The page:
The leaders of South Asian rivals India and Pakistan are to meet Friday on the sidelines of the U.N. General Assembly debate in New York. The meeting, and conciliatory remarks by both during their visit to New York, are being viewed as signs that the nuclear armed neighbors may be ready to put an end to nearly six decades of hostility.
Pakistani President Pervez Musharraf's General Assembly speech this week was devoid of the usual criticisms of India. The only reference to their dispute over Kashmir was a statement that he believes the two sides could resolve their differences through dialogue.
Indian Prime Minister Manmohan Singh followed on that theme Thursday in his Assembly address.
"It is known that since January of this year, India and Pakistan have initiated a composite dialogue to resolve all issues, including Jammu and Kashmir," he said. "I reaffirm our determination to carry forward this dialogue to a purposeful and mutual conclusion."
The conciliatory tone of both speeches has raised hopes of an easing of the tensions that have led to three wars since independence in 1947, two of them over Kashmir.
Speaking to reporters Thursday, President Musharraf said he is approaching his Friday meeting with Prime Minister Singh with a positive attitude, but no expectations of a breakthrough.
"I look forward to a constructive dialogue, but more than that I look forward to developing an understanding between ourselves," he noted. "We are meeting for the second time. After all, he's been born in Pakistan and I've been born in India. So there's a good ground for understanding."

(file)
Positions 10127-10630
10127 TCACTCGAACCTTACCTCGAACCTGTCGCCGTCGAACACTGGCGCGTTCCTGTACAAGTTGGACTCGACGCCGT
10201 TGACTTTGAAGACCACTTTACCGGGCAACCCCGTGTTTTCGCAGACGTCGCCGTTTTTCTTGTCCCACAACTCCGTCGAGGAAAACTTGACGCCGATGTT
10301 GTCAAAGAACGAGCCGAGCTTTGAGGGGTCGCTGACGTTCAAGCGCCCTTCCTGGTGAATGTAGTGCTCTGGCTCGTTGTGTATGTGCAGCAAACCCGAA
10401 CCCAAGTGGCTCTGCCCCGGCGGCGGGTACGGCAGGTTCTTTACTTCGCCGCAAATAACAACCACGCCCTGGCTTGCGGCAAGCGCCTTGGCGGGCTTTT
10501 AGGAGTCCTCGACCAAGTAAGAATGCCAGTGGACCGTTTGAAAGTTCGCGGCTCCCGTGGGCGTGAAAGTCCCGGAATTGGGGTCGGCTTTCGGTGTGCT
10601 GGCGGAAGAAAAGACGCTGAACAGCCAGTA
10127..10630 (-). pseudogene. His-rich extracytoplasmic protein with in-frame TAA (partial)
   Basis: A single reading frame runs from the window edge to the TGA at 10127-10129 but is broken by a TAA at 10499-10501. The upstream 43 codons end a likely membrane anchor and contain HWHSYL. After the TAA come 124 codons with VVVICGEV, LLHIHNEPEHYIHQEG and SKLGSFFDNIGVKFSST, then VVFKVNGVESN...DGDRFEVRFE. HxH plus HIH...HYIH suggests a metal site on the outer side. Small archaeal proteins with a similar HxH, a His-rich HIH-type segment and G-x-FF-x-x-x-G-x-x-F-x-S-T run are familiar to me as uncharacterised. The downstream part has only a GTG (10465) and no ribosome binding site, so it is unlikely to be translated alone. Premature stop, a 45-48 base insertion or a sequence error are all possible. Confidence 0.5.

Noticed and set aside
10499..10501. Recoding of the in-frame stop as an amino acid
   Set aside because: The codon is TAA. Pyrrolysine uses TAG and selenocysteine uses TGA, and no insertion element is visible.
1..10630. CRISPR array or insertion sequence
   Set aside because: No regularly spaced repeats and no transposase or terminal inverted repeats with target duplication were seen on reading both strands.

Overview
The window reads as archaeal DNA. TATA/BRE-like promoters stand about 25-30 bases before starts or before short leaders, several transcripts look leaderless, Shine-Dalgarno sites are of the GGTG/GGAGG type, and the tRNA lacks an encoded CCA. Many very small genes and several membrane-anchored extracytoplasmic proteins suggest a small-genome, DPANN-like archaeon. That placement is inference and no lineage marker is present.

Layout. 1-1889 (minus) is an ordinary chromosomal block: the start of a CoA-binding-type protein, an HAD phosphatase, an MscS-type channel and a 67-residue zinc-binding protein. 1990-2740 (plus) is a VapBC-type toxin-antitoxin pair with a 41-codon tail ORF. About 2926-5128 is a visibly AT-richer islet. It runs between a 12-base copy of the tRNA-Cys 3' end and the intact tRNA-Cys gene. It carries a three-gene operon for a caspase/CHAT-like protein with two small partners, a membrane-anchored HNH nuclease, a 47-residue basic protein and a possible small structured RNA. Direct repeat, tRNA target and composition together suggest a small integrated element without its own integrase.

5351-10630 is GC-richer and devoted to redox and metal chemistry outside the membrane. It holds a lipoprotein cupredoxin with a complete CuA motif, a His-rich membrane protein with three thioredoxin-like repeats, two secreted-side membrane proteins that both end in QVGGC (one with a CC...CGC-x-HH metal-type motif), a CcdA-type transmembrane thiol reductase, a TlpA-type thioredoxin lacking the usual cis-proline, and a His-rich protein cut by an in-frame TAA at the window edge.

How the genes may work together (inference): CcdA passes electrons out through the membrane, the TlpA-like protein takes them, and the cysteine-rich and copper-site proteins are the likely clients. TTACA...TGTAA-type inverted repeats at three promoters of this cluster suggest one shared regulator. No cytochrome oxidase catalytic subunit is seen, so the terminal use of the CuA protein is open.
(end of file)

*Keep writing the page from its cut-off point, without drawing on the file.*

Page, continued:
The Pakistani leader called his meeting with his Indian counterpart critical, because the conflict over Kashmir had stifled progress and caused untold suffering in South Asia.
"We are two angry countries," he said. "Let's resolve the cause of that anger, and then only can we proceed on normalization everywhere. Yes, this whole area is suffering because of conflict between India and Pakistan. We are the two major countries of that region. In fact somebody has said 'When two elephants fight, the grass gets trampled, and we're trampling the grass everywhere around.'"
President Bush met with both the Indian and Pakistani leaders on the sidelines of the General Assembly, urging them to settle their differences over Kashmir. Secretary of State Colin Powell, who took part in the meetings, welcomed the resumption of dialog between the South Asian rivals.
"We did not get into the details of how the problem ultimately will be resolved concerning Kashmir, but we encouraged both sides to continue to talk to one another and carry this dialogue forward," said Mr. Powell. "We're encouraged that we now have open, honest, candid discussion on these very complex issues."
In addition to the three wars India and Pakistan have fought, the separatist insurgency in Indian Kashmir has killed an estimated 65,000 people since 1989.
The tensions have led U.S. officials in the past to describe South Asia as the world's most dangerous nuclear flashpoint.